Democracy Soup

Making sense out of the world of politics

Posts Tagged ‘Vancouver

Canadians think Justin Trudeau represents the real change from Stephen Harper

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The Liberal Party of Canada is back in power after a 9-year absence during the reign of the Harper Government. For the first time in 11 years, the Liberals have a majority government.

Canadians had the longest campaign — 78 days — in modern political history. The country wanted change, but had to decide between Tom Mulcair of the NDP or the Liberals’ Justin Trudeau. Though Mulcair and the NDP had the early edge, perhaps they got a little cocky. Trudeau took awhile to find his voice, but once he did, the Liberals rose in the polls.

Stephen Harper wanted nothing to do with the English language broadcast consortium debate. Tom Mulcair took the Conservative bait and said he wouldn’t be there if Harper wasn’t showing up. Mulcair made that decision when the NDP was doing well. By the time of the scheduled debate (which wasn’t cancelled), the NDP was in 3rd place. A chance to debate with all the non-Conservatives would have been valuable.

There were more debates than usual: 4 instead of 2. But that 5th debate would have helped the NDP.

Here are links to our 2015 Canadian election coverage courtesy of our sister blog,

2015 Canadian election: Some final thoughts

Section 331 of the Canada Elections Act gets attention south of the border

Justin Trudeau begins new era as Canada’s newest prime minister

Our 2015 Canadian election coverage comprehensive guide

Canadian Canadian politics coverage


Dick Cheney wasn’t afraid of waterboarding, is afraid of Canadians

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We interrupt the scintillating 2012 GOP presidential race to give you an update from a blast of the past. Dick Cheney and his daughter Liz cancelled a speaking engagement in Toronto over what happened in Vancouver last fall. Just like blaming a reception in Los Angeles for not going to New York City.

Cheney should know that Canada is a diverse country, but it sounds more like sour grapes for being branded a war criminal by protesters. Waterboarding, torture, and an unjustified war will do that. After all, Cheney and George W. Bush lived in bubbles from 2001-2009, so they didn’t get much of a differing opinion against their own views.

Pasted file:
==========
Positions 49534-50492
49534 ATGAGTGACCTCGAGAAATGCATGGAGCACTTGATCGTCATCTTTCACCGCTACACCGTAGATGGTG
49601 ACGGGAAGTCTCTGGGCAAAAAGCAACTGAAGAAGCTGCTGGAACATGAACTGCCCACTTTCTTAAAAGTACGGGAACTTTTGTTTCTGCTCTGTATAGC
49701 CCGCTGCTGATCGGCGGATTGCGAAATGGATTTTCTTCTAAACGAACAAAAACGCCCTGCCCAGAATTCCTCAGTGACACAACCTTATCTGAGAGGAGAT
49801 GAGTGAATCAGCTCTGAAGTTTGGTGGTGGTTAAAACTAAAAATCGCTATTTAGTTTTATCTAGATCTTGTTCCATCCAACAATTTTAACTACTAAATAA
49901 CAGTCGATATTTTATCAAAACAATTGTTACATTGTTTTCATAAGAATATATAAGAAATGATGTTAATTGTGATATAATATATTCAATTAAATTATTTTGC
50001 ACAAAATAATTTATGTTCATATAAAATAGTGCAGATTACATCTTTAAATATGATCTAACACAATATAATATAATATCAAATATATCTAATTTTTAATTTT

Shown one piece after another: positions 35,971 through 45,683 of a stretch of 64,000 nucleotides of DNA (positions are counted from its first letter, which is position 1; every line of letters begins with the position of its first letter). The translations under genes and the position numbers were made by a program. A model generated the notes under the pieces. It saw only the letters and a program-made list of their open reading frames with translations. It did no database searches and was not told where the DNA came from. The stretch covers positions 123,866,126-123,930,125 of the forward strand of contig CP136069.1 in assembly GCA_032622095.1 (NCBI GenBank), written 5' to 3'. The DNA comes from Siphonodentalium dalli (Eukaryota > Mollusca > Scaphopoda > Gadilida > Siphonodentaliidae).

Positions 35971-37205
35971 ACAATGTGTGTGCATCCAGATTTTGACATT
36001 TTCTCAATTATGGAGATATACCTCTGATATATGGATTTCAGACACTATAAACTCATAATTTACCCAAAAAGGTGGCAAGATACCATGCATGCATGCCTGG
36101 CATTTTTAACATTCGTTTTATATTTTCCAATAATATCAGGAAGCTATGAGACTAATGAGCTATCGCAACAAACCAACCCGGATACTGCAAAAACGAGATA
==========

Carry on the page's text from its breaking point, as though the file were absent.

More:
If Cheney really had that bad a time in Vancouver last fall, and blames a whole country for those actions, then why did Cheney schedule a speaking engagement in Toronto?

For more coverage, check out this column from our sister blog,

Dick Cheney’s Vancouver book tour stop: protests, calls for arrest for war crimes

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While George W. Bush sticks to Calgary, Dick Cheney went with Vancouver for his book tour. Those that order waterboarding and torture aren’t supposed to be allowed into Canada. Yet Cheney went through and had a $500-per-table book club event in the Winter Olympics city.

Protests were loud. A Canadian politician got into the headlines.

For more, check out our column from our sister blog,

America is the ‘land of the free’ but Canadians can go topless

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America prides itself on freedom, yet Canada is a country where women have the right to go topless.

In seeing the recent protests sponsored by, we see the ridiculousness of men wearing bikini tops to show the other extreme of equality.

The women who were protesting in Chicago painted the “offending area” as to not risk arrest. Arguing that companies should be free of regulation, yet women don’t have an equal right to go without a shirt in hot weather — well, that isn’t freedom.

More on this and the upcoming protests in Canada on Sunday, here via our sister blog at

Written by democracysoup

August 26, 2011 at 8:32 am

CBC stands to lose viewers, American and Canadian, thanks to August 31 digital conversion

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We’ve been praising Canada lately for its ability to produce jobs and even a small riot. But your sympathy can go out to Canada on one issue that troubled Americans back in 2009: converting analog TV signals to digital TV. Remember the clamor over the coupons for converter boxes? This is when Americans knew they were going to get all the digital signals, unless they lived too far away from the digital signal.

Well, a significant number of Canadians and some Americans are going to lose access to CBC on the August 31 deadline unless they go to cable or satellite. Saskatoon, SK, London, ON, Kitchener, ON, Moncton, NB, and most of Quebec among others will lose English language service; Calgary, Windsor, ON, and Halifax among others will lose French language service.